DAP has continuously emphasised that it is not a Chinese party and the ‘Malaysian Malaysia’ slogan is its party creed. However, because in the past many of its elected representatives were Chinese and also it has always concentrated its efforts in Chinese-majority seats, this has left a deep and unshakeable impression upon the Malay community that DAP is a Chinese party. Is that impression justified?

In the recent Teluk Intan by-election, it was widely speculated that local boy Hew Kuan Yew (popularly known as Superman) would have had better winning prospects compared with Dyana Sofya Mohd Daud.

With the seat’s ethnic composition of 42 percent Chinese and 38 percent Malay, Hew’s fluency in Chinese and Malay and great oratory skills would have been advantageous in broadening the Teluk Intan Chinese voters’ support and maintaining the Malay votes won in GE13, thus securing the seat for DAP.

Although DAP leaders recognised this fact, yet in the end they chose to select Dyana as the candidate and not Superman. Why? The reason professed by DAP was it is to further solidify its multiracial party stance, end racial politics and create a new generation of political leaders.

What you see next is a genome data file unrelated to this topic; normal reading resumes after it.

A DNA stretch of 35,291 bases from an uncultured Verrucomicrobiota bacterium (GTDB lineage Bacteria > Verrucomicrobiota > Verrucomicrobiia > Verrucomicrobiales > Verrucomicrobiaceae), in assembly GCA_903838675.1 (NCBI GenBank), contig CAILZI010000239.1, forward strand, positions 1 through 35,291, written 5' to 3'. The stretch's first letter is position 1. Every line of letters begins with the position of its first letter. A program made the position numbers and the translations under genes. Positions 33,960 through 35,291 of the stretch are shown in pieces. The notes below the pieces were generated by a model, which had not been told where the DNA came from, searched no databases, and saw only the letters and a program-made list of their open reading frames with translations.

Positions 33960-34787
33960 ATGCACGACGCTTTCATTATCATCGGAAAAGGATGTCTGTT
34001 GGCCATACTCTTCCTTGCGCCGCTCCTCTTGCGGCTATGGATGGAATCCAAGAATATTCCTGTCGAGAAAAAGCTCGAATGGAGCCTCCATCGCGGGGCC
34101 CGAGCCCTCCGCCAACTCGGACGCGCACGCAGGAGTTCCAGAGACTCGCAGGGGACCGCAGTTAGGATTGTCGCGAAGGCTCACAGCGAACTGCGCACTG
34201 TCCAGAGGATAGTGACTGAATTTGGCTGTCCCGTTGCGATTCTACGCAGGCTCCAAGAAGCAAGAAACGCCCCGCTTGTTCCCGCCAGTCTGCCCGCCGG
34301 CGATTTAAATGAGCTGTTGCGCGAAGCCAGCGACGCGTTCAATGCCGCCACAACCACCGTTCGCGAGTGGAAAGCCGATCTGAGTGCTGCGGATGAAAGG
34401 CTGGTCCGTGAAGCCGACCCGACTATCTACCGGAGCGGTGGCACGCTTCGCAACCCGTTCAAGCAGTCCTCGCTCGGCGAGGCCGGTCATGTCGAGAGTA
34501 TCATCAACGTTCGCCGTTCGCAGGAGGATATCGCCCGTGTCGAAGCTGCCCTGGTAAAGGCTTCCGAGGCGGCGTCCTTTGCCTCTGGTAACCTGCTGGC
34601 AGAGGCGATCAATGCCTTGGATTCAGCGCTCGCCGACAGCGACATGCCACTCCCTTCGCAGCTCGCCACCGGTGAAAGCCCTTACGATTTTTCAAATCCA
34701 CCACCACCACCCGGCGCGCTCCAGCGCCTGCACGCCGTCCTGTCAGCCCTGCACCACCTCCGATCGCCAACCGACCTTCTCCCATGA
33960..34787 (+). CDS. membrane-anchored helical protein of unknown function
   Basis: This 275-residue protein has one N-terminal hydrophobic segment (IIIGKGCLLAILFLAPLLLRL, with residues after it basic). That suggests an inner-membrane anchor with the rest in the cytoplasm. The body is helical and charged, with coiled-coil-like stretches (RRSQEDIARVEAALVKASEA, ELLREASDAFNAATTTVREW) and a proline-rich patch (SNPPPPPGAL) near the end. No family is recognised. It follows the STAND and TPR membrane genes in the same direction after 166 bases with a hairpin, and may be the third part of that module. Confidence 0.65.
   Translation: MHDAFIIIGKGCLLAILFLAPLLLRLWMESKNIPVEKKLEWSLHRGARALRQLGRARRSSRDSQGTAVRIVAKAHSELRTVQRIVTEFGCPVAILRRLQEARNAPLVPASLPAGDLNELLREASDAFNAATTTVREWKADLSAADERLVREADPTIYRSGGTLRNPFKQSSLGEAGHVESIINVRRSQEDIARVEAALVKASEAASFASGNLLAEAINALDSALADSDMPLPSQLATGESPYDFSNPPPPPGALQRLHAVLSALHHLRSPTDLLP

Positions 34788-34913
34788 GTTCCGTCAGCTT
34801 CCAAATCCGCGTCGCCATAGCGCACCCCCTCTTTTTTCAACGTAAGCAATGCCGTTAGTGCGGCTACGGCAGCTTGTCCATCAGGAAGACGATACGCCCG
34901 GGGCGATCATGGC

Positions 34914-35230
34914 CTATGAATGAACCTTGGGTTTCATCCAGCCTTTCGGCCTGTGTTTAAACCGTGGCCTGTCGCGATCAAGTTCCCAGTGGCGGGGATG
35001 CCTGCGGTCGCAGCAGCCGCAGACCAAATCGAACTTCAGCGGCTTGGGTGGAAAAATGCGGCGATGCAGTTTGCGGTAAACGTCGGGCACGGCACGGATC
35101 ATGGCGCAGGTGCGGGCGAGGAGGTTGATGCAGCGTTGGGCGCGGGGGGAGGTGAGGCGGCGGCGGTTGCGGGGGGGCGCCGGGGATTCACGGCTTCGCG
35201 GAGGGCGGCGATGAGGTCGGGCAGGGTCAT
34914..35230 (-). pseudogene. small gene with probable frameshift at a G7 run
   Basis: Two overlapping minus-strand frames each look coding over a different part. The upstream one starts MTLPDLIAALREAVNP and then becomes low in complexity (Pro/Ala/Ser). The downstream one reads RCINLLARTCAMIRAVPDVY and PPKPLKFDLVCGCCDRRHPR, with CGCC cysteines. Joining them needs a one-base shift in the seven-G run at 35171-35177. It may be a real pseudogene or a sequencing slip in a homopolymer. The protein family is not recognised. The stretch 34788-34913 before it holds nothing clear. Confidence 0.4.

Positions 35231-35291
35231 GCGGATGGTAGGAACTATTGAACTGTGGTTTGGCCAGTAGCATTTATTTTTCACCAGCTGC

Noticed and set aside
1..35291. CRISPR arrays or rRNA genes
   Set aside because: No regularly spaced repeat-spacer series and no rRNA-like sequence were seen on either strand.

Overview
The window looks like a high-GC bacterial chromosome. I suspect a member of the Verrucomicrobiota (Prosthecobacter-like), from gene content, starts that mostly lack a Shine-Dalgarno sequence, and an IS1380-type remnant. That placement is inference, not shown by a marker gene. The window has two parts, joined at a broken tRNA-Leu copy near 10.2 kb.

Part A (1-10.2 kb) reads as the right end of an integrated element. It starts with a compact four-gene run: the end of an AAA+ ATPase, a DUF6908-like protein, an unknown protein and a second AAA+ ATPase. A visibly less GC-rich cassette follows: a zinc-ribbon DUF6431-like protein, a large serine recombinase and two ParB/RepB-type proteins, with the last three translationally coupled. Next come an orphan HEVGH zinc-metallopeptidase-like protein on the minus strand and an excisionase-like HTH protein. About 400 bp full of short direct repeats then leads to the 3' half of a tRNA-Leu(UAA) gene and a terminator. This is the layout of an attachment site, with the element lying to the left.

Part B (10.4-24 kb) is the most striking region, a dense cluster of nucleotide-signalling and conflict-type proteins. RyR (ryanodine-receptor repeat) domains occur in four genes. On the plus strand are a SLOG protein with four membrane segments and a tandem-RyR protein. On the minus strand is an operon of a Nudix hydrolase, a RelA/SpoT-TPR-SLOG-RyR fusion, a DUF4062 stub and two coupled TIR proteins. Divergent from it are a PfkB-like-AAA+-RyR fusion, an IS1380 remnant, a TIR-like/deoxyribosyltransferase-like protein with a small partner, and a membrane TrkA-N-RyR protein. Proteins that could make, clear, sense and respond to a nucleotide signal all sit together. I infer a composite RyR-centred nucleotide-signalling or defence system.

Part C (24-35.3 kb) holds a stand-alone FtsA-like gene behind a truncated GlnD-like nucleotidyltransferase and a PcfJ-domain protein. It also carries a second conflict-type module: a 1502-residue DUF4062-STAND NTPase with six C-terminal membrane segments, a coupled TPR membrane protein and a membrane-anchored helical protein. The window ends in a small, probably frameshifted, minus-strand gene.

The truth is, this is not the first time DAP had put a Malay or a non-Chinese candidate in a Chinese majority seat. In the GE13, DAP had enlisted 20 Indian candidates, four Malay candidates, five Dayak candidates, one Melanau candidate and one Kadazan candidate to contest at both the parliamentary and state levels, while there were 108 Chinese candidates at both levels as well.

Its multiracial appeal was definitely more obvious compared with the BN’s single race parties.